It’s funny how certain things stick in your mind.

My English teacher (Mr “Bushy” Thickett) taught 5 Burra this magic mnemonic: “Sheila and Keith, the protein eating counterfeiters, were seized with weird thoughts at the weir.” It’s a list of some of the commoner exceptions to the ‘i’ before ‘e’ except after ‘c’ rule.

It all came back to me on a walk past a weir this last Monday morning. The roaring water triggered the memory and sent me back almost 40 years to the Kent classroom where I learned to love poetry, plays and all things literaturial.

The Greek word, mnemoneuo (meaning to remember, or mention) comes up over 20 times in the New Testament and other words translated ‘remember’ are common. Remembering is important to God. How can we make sure to remember the important matters of our faith? What tips might there be to remember how to think and act in a way consistent with our beliefs?

Here are three quick ways from 2 Peter to boost our remembering power and to help other people remember.

  1. Repeat the Obvious, 2 Peter 1.12. Peter sees no shame in repeating to his readers what they already know, “I will always remind you of these things, even though you know them” (2 Peter 1:12 NIV11). Repetition is a good training technique. For all the fact that rote teaching is out of vogue (and it is not effective in teaching people how to think), it is still valuable for driving basic truths deep into the heart. Suggestion: memorise a scripture that’s relevant to a current need. Repeat it at all possible occasions for a period of time. In the days when I drove to work I had a selection of Proverbs on index cards that I kept in my car. At traffic lights I’d pick one from the pile and read the scripture out loud over and over until the lights changed. I still remember some of them almost 30 years later.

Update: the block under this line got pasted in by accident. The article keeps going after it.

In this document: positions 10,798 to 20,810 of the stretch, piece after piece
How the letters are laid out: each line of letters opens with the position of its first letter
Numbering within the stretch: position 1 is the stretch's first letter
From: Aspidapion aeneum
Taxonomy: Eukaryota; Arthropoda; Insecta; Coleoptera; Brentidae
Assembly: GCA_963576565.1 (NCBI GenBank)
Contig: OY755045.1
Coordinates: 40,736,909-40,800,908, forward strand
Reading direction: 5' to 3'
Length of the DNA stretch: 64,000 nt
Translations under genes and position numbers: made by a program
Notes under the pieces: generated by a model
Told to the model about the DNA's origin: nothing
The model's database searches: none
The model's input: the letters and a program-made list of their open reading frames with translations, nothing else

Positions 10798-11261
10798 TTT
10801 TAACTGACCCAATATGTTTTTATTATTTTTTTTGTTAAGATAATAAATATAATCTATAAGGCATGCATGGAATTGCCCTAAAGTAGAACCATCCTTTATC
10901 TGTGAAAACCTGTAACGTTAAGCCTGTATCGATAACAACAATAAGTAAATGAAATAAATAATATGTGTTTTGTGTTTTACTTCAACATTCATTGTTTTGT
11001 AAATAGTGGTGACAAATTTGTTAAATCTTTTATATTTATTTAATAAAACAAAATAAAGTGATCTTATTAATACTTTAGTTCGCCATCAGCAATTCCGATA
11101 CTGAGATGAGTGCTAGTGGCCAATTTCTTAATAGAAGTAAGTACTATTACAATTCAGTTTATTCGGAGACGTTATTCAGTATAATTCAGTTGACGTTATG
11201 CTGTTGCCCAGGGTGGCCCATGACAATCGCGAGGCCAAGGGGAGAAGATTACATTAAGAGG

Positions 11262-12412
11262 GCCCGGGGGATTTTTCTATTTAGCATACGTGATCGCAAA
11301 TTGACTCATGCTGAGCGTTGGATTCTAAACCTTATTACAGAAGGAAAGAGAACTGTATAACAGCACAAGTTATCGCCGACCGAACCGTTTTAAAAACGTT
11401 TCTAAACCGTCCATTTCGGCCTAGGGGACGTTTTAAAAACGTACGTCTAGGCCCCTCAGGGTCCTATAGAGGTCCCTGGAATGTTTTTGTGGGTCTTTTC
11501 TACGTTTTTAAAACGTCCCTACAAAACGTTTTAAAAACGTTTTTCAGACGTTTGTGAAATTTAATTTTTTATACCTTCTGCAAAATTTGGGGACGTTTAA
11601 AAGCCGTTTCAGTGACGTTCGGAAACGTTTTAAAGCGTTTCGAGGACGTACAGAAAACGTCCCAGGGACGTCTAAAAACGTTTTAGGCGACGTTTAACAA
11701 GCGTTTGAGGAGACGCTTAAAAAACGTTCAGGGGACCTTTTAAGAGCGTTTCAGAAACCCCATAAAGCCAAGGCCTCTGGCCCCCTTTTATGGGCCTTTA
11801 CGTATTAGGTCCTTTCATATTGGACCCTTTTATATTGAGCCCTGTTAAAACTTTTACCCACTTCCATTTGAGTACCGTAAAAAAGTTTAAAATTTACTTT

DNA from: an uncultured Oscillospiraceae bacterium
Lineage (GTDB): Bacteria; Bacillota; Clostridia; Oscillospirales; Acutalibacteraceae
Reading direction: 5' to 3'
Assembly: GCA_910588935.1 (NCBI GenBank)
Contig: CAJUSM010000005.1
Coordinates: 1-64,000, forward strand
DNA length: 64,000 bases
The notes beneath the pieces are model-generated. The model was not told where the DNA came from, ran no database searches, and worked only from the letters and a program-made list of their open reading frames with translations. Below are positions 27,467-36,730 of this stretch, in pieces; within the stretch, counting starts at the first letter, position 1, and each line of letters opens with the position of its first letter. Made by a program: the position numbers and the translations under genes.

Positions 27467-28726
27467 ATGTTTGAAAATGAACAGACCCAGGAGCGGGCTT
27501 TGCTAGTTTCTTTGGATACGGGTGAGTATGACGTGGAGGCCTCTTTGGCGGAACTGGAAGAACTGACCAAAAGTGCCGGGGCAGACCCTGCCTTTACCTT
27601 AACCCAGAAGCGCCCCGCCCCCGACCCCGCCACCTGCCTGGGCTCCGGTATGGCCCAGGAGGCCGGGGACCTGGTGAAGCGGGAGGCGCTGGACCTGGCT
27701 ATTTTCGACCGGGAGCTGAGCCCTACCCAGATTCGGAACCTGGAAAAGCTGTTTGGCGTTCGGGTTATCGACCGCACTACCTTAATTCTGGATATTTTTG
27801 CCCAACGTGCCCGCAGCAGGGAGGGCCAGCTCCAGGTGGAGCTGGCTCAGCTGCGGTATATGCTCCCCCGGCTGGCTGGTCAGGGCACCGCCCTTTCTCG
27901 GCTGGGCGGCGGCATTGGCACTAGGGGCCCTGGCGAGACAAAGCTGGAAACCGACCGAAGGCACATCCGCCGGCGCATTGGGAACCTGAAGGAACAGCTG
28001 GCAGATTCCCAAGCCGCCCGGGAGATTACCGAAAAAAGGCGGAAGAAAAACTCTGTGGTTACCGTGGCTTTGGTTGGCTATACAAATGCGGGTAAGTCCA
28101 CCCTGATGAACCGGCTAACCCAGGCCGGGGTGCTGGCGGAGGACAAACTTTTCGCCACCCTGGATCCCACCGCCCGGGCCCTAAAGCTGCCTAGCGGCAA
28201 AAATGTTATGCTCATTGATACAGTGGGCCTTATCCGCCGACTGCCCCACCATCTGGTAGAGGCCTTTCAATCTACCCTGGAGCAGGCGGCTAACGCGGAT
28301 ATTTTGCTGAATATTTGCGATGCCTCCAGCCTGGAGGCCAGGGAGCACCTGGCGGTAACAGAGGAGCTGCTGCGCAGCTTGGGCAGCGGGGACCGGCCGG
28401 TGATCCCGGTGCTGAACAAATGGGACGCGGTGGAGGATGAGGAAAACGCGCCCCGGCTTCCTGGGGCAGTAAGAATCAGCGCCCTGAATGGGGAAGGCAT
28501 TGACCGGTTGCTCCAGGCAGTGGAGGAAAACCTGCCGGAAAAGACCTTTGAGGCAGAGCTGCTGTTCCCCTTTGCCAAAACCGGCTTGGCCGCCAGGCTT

2. Put in the Work, 2 Peter 1.15. Peter does not shy away from hard work. He knows that helping his readers to remember the truths of the faith will not come easily, “I will make every effort to see that after my departure you will always be able to remember these things” (2 Peter 1:15 NIV11) One sermon just isn’t going to do it. What is the extra step you could take to sink some Bible into the mind? Suggestion: determine to study one passage of scripture for a whole week, or two weeks, or a month – until you feel you have really mastered it. Sometimes we sacrifice depth for speed. A few years ago, after readying the Bible all the way through many times, I decided to study only two books of the Bible every year. Since then I have developed a much stronger recall of passages from those books.
  3. Keep the End in Mind, 2 Peter 3.1. Peter is not reminding his readers for the sake of it. This is not a memory exercise designed as an attempt to ward of Alzheimers. The goal is clear in the Apostle’s mind – he has written his letters, “as reminders to stimulate you to wholesome thinking.” (2 Peter 3:1 NIV11) We remember better when we remember for a purpose. Mr Thickett’s clever mnemonic has stayed with me, and pops back into my mind whenever I question the correct spelling for any of the words on the list. Focussed remembering changes the way we think, and that, of course, is crucial to changing the way we live – from the inside out.

Do you have some favourite ‘remembering’ techniques? What’s helped you and what difference has it made to your life? Please share your insights, and help us all remember to remember the stuff that’s really important.

The really cool thing is that, whenever I walk past a weir, not only do I remember the mnemonic, but I also remember the man who taught it to me. “Thank you”, Mr Thickett.